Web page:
To make India a global destination for business and investment and accordingly, to improve its ease of doing business rankings, the Government of India took note of the observations made by the Law Commission of India[1] and established the Commercial Courts and the Commercial Division and the Commercial Appellate Division in the High Courts for speedy disposal of commercial disputes above a specified value[2]. To take this a step further, in 2018, the Government introduced a provision[3] in the law to make it mandatory for disputing parties in commercial disputes to attempt mediation before filing a claim in court. In furtherance of this provision, the Government introduced rules[4] for pre-institution mediation and settlement but authorised only the District and State Legal Services Authorities[5] to conduct these mediations.

Mediation, in its simplest avatar, is a method to resolve disputes amicably with the help of an expert mediator and without the intervention of courts. This move by the Government was welcomed by stakeholders across the board as it was believed that this would ensure timely resolutions of disputes while retaining business relationships between the parties, a win-win for all – the Government, the overburdened judiciary and the business community.

However, a recent judgment of the Bombay High Court[6] has raised the brows of many from the business and legal fraternity. In the judgment delivered on 16-2-2021, the Court observes that the provision that “compulsorily” requires disputing parties to attempt an amicable settlement via mediation is procedural and there is no absolute prohibition to file a suit before attempting mediation. The reasoning behind such an observation is three-fold:

  • The very purpose of putting in place such a mechanism was for speedy disposal of commercial disputes for their early resolution which would in turn create a positive image for the investor world about the independent and responsive Indian legal system. Routinely referring parties to compulsory mediation would run counter to the very purpose for which the law was brought into force. It would have the effect of delaying the proceedings rather than having a quick resolution of the dispute.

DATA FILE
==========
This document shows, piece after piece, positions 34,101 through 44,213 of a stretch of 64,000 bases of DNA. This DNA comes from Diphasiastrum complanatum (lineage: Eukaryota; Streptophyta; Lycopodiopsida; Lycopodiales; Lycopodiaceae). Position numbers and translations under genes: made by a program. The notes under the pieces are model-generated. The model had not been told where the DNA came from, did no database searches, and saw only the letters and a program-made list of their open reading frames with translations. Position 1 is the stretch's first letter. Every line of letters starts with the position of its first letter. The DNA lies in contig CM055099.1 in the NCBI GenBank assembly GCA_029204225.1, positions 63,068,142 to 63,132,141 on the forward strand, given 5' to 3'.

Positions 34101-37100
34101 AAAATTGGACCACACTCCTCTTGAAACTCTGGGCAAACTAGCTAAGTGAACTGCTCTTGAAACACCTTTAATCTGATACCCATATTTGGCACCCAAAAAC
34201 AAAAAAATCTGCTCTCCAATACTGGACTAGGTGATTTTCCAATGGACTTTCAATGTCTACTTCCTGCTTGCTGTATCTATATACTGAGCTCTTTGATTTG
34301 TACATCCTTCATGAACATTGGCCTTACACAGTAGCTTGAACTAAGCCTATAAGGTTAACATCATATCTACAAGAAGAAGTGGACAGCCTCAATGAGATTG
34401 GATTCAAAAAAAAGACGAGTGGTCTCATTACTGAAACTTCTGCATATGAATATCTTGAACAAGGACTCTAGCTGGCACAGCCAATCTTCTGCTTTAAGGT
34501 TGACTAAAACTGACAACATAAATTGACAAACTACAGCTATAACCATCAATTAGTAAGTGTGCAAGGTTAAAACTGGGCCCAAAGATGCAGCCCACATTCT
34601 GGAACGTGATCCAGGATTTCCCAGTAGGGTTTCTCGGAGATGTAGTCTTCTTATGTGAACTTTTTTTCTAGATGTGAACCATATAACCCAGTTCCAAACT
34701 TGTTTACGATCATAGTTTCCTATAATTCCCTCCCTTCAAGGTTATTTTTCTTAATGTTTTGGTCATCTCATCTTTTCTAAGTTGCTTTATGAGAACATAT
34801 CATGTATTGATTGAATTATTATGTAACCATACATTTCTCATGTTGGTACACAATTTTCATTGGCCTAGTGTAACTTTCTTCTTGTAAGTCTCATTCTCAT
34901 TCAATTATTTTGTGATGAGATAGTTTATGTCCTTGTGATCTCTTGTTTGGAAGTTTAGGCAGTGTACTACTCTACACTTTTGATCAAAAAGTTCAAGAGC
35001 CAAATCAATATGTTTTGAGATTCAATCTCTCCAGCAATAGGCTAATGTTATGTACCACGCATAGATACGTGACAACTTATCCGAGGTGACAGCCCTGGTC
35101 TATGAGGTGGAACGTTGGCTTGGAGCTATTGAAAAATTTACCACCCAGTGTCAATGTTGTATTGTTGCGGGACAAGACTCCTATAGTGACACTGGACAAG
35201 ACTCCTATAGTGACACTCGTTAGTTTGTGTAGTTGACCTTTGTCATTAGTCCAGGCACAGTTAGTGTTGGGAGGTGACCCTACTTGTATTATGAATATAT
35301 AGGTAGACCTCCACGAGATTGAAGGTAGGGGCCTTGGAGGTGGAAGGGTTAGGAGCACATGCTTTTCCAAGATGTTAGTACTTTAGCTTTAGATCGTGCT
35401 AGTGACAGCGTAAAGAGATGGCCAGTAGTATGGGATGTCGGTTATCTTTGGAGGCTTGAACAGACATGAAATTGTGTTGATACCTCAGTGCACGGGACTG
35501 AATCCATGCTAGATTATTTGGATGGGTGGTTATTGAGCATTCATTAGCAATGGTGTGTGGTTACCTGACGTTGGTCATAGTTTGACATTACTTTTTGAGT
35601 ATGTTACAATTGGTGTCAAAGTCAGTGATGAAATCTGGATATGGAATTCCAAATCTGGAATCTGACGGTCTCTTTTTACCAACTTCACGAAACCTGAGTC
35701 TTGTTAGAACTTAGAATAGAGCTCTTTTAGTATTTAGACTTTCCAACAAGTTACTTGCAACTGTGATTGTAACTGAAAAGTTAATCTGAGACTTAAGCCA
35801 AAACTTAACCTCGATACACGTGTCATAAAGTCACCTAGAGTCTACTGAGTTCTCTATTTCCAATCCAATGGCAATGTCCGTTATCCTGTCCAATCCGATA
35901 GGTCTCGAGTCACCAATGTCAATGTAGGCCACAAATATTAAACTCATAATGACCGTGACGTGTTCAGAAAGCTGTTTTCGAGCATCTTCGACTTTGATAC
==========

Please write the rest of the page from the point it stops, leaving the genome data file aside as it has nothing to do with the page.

• The provision itself contemplates that where any urgent interim relief is applied for, the party seeking relief is not required to exhaust the remedy of mediation before approaching the court. According to the Court, the purpose of the law appears to be that parties should try and resolve their disputes before coming to court. This is for the simple reason that if parties resolve their disputes, they need not approach the court at all. However, when parties have tried to resolve their disputes unsuccessfully, it would be futile to still drive the parties to pre-institution mediation.
  • The counterparty must object to non-compliance regarding pre-institution mediation at the earliest opportunity. If not, it would be presumed that he does not want to resolve his dispute through mediation.

One can hardly disagree with the rationale by which the Court has justified the interpretation of mandatory pre-institution mediation as procedural keeping speedy disposal of commercial cases at the helm of its observations. On the contrary, such a mindset can be seen as forward-looking as disputing parties need not routinely approach the already burdened District and State Legal Services Authorities for the purpose of pre-institution mediation, and can rather undergo mediation privately. In fact, world over online mediation through online dispute resolution (ODR) platforms has become the go-to mechanism for parties that want to settle their disputes amicably.